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Single neurons from the substantia nigra of the adult guinea-pig were dissociated. Two morphological types of neurons were identified: (i) large multipolar neurons (20-40 microns greatest diameter) and (ii) small fusiform neurons (less than 20 microns diameter). Neurons of both types showed catecholamine fluorescence and were retrogradely labelled by rhodamine-conjugated microspheres injected into the striatum. Two types of neuron (Type A and Type B) were also identified electrophysiologically in perforated patch recordings of membrane potential and whole-cell current. Type A neurons had a low spontaneous firing frequency (5 Hz) broad action potentials (4 ms) and a threshold of approximately -45 mV. They were inhibited by the dopamine D2 receptor agonist, quinpirole. Type B neurons were characterized by a faster firing frequency (25 Hz), shorter action potential duration (1.5 ms) and a threshold of approximately -50 mV. These cells were unaffected by quinpirole. Large multipolar neurons were usually found to be of the A type and small fusiform, neurons of the B type. The properties of the large multipolar, Type A neurons suggest that they form part of the nigrostriatal, dopaminergic population of the pars compacta.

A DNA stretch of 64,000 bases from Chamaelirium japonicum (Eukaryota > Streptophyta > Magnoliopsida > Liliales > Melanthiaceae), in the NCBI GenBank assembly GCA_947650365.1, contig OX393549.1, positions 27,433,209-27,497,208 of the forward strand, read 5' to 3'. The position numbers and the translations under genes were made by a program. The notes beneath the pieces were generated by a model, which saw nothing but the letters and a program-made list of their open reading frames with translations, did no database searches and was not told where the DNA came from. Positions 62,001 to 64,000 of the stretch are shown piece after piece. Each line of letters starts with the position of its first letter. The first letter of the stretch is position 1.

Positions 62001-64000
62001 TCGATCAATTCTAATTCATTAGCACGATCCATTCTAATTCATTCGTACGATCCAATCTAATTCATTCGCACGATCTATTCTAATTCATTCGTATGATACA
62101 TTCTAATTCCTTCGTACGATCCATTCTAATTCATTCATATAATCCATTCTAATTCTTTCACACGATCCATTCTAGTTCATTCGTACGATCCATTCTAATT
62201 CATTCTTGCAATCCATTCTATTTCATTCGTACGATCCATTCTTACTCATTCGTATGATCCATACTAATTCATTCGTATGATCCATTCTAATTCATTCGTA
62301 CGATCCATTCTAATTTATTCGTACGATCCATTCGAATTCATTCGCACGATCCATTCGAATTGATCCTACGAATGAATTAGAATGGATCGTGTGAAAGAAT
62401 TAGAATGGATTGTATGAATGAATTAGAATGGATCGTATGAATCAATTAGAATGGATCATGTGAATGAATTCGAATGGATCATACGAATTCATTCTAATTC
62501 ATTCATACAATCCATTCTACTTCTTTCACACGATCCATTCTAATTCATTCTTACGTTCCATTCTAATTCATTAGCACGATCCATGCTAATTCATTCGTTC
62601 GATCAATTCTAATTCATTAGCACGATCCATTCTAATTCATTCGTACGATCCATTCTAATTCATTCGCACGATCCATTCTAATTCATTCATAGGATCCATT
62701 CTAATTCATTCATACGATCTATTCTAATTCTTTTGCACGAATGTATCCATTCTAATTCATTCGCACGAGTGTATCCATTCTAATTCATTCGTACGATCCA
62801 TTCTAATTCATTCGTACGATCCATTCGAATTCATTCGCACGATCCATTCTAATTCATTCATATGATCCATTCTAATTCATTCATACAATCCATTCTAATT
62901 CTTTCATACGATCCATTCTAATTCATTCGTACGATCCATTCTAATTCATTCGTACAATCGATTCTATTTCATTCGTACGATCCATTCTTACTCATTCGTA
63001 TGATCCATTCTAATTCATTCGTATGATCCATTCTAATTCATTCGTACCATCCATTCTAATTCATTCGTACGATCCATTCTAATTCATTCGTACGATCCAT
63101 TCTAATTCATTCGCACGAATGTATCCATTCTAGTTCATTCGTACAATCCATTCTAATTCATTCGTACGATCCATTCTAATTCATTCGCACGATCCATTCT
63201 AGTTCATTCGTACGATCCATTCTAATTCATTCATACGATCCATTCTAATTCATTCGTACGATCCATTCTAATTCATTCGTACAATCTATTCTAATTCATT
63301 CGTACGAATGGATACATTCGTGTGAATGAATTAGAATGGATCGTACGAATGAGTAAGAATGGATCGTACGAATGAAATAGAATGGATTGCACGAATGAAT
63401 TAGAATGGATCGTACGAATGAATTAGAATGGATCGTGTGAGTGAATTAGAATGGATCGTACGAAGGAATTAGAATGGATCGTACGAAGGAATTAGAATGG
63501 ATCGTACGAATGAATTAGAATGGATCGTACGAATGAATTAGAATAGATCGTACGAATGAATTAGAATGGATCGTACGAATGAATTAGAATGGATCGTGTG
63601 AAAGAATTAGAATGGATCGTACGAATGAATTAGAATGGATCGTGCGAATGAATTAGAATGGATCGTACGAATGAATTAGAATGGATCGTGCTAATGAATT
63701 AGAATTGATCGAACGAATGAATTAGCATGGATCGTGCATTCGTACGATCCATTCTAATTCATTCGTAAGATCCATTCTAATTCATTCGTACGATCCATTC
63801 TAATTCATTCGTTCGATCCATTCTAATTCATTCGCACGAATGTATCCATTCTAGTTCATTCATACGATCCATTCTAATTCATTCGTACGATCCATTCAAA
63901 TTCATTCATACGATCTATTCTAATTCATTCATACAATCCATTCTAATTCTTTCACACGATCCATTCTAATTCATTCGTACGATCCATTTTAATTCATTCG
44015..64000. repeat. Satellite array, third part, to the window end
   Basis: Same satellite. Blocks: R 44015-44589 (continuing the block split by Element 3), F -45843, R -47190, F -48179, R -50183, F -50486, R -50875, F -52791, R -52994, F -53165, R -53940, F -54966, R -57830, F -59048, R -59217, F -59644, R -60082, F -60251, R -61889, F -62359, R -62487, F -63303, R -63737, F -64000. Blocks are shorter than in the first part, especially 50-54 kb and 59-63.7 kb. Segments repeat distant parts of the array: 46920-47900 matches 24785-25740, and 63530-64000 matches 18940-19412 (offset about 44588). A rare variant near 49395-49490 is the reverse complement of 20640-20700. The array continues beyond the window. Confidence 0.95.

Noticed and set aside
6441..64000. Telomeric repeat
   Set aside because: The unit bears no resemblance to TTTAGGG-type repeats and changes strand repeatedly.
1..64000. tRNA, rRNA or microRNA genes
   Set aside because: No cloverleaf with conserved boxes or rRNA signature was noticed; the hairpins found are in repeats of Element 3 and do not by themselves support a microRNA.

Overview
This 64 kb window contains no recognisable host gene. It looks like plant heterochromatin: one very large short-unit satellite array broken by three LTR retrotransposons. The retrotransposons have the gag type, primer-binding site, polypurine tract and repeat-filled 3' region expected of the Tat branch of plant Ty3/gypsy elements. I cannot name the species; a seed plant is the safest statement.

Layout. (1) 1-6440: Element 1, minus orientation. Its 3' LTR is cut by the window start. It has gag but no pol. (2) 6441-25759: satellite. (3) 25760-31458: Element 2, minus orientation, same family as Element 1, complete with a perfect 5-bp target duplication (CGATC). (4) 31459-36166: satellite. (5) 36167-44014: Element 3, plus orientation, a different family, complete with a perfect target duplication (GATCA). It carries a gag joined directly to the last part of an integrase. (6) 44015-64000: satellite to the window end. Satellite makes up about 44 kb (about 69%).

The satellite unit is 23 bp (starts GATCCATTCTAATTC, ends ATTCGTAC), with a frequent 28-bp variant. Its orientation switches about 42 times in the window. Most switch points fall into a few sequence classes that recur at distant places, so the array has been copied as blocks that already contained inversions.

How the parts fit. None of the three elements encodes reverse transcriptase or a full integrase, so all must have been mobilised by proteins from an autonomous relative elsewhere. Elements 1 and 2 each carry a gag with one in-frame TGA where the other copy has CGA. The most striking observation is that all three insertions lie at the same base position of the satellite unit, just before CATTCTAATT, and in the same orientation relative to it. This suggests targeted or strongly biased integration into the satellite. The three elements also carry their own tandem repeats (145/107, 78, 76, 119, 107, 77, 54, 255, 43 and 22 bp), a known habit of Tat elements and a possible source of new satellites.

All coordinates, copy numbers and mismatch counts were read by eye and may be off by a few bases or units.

Original publication




Journal article



Publication Date





81 - 93


Action Potentials, Animals, Catecholamines, Dopamine Agents, Electrophysiology, Ergolines, Fluorescence, Guinea Pigs, Immunohistochemistry, In Vitro Techniques, Male, Membrane Potentials, Neurons, Neurotransmitter Agents, Quinpirole, Receptors, Dopamine, Receptors, Dopamine D2, Rhodamines, Substantia Nigra, Sulpiride, Synapses